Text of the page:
Raymond Domenech’s side were already in chaos after a defeat against Mexico left the team unlikely to qualify from their group and facing an early exit from the tournament with the French media highly critical of the manager and players.
During the game Nicolas Anelka had a very public verbal dispute with Domenech on the touchline and it was later announced that the striker would be sent home from the tournament after refusing to apologise.
The following day, the French squad were due to participate in an open training session.
However, after the team had arrived and signed autographs in the crowd, onlookers were astonished to witness the players simply walk back to their bus before the session had started.
Captain Patrice Evra was caught on camera in a heated argument with trainer Robert Duverne. The pair had to be separated, before a statement was read on behalf of the players in which it was claimed they had boycotted training due to the decision of to send Anelka home.
The situation was only resolved when French Sports Minister Roselyne Bachelot was flown in to mediate and, although they completed their final group game, defeat against South Africa resulted in their exit.
The so-called ‘strike’ had long lasting repercussions for French football.
The entire French team was suspended for their next international game against Norway by the French Football Federation whilst Domenech was dismissed.
Anelka was banned for 18 games whilst Patrice Evra, Frank Ribery and Jeremy Toulalan were all handed suspended after being identified as being key instigators in the boycott.
Roy Keane walks out on Ireland
By the turn of the twenty-first century Roy Keane was one of the most dominating central midfielders in Europe.
The Irishman had helped Manchester United to achieve a sustained period of success at club level and was famed for his no-nonsense attitude and sheer desire to win.
Keane had also become a key figure at international level and had emerged as the prominent personality in the Republic of Ireland dressing room.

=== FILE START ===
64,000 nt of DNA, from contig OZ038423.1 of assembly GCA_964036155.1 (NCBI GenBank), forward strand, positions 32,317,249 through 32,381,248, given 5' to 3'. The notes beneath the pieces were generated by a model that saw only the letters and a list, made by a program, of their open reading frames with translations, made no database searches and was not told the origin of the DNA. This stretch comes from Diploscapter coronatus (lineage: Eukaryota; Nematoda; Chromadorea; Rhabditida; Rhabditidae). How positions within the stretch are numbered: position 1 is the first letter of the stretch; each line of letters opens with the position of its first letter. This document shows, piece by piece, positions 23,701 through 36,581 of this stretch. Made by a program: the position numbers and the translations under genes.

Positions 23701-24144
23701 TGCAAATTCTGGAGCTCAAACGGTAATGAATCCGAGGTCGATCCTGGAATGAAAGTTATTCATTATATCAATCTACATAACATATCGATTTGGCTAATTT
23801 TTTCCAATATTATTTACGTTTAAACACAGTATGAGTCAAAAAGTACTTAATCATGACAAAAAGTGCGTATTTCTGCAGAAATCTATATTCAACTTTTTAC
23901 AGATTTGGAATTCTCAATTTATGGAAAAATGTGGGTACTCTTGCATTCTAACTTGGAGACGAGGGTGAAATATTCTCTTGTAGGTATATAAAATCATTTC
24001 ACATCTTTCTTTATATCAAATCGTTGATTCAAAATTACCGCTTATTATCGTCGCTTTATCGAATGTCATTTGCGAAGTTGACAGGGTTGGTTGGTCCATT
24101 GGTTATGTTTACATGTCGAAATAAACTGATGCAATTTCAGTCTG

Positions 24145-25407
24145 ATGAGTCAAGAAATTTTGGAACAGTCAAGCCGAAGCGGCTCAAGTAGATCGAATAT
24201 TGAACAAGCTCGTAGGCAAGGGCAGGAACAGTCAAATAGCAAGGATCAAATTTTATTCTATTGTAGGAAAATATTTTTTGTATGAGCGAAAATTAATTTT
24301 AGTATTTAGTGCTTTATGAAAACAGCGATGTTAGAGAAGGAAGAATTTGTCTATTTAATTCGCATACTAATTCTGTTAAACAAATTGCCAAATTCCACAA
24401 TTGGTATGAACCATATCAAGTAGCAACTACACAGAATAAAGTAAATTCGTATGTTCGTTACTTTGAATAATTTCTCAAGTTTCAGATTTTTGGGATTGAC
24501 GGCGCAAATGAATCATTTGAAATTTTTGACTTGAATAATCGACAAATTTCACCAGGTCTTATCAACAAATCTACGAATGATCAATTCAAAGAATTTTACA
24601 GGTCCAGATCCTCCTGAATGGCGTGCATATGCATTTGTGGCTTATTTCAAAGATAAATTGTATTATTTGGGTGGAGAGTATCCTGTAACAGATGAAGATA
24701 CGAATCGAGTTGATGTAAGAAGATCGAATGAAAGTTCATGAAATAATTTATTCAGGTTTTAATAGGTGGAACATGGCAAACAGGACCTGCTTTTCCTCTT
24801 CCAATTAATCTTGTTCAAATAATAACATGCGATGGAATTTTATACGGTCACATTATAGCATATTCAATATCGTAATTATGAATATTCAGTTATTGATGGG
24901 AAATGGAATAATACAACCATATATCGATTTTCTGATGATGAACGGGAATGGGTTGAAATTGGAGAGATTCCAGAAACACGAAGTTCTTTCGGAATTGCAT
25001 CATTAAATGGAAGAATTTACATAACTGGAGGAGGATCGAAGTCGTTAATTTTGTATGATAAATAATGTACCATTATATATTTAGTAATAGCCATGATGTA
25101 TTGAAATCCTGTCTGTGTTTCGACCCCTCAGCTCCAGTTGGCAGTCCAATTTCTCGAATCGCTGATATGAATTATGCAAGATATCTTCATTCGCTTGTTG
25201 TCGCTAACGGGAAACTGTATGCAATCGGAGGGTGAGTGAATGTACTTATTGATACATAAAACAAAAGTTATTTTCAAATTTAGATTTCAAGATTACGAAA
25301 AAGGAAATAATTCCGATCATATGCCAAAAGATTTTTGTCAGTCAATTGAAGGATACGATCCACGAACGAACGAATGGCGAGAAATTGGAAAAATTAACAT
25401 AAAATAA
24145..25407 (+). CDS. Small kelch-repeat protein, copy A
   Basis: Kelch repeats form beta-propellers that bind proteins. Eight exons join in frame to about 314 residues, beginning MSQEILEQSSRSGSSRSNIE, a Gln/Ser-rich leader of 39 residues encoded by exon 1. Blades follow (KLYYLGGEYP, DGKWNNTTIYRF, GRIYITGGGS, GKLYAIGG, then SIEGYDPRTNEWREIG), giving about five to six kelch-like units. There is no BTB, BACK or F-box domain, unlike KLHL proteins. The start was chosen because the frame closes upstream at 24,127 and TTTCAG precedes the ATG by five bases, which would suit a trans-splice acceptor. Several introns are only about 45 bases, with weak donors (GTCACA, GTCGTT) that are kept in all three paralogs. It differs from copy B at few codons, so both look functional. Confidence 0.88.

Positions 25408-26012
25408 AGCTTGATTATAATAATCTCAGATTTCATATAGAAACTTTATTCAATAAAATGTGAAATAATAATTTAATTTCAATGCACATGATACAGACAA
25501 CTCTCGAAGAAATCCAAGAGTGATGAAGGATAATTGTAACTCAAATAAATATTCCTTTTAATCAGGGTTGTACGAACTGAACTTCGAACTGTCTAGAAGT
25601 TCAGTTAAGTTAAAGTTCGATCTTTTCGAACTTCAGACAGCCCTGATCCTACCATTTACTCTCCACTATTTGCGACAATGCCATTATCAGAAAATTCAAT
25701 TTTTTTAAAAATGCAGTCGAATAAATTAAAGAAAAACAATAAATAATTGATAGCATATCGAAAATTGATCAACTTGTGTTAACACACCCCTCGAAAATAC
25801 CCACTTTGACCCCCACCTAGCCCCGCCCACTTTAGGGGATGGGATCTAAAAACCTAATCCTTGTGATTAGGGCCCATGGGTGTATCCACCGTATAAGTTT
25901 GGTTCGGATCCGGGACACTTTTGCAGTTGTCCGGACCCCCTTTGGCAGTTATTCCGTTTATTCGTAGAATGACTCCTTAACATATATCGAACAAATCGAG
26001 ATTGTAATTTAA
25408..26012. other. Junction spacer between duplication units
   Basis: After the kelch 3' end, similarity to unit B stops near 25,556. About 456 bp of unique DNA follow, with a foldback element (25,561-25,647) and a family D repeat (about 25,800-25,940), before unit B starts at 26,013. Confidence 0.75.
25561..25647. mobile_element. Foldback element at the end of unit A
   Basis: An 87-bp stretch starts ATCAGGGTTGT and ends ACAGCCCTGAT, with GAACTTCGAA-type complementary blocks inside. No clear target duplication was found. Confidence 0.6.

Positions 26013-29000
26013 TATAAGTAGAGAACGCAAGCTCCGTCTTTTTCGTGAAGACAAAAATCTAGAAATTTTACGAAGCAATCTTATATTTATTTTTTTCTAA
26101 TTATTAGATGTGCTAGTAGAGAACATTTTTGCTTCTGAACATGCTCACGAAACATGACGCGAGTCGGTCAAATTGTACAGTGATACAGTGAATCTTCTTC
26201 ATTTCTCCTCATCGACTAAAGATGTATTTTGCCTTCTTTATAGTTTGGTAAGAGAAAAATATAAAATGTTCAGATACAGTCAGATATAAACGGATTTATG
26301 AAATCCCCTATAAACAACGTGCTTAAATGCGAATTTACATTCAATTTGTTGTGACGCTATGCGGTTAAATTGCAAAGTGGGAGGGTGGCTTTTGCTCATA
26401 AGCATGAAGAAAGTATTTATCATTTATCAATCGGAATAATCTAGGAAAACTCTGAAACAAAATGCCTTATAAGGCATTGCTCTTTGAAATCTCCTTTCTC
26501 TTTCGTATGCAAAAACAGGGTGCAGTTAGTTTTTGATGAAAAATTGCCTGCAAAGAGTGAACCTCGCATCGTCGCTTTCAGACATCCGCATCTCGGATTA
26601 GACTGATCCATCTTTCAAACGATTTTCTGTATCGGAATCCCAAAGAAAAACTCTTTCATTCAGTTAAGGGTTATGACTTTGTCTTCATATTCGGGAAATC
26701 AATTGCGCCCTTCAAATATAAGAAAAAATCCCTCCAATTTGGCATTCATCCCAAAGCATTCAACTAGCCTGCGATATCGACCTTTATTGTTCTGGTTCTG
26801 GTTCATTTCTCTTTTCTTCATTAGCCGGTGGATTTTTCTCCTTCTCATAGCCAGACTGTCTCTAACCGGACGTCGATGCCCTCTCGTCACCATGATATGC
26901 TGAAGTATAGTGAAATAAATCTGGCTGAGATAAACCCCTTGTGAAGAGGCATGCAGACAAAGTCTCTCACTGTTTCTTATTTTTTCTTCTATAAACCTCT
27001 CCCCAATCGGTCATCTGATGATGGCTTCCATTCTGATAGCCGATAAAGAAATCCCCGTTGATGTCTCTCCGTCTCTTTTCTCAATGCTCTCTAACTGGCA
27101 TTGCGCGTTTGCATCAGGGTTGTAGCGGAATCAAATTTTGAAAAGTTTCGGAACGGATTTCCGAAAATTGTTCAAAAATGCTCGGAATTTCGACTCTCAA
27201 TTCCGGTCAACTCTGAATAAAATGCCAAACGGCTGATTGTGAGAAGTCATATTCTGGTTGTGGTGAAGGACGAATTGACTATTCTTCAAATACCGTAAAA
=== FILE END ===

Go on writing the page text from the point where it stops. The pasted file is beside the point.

He captained the side to qualification for the 2002 World Cup, producing a string of impressive displays along the way, but had a somewhat rocky relationship with Football Association of Ireland (FAI) officials.
The island of Saipan was selected by the FAI as an initial base for the international team ahead of the World Cup but their preparations for the tournament were thrown into chaos following a, what is now infamous, behind the scenes bust-up between Keane and the manager Mick McCarthy.
Ultimately, Keane was unhappy with the facilities and general preparation in Saipan and, after initially deciding to go home before changing his mind, he gave an interview to The Irish Times and The Sunday Independent in which he aired his concerns.
McCarthy confronted Keane about the subsequent article in a team meeting which evolved into a full-blown argument between the pair in full view of the rest of the players and backroom staff.
Niall Quinn later described Keane’s ‘10-minute oration’ towards his manager as ‘clinical, fierce [and] earth-shattering to the person on the other end’.
The Republic of Ireland captain was sent home the following day and the team were left to compete in the tournament without their inspirational leader on the pitch.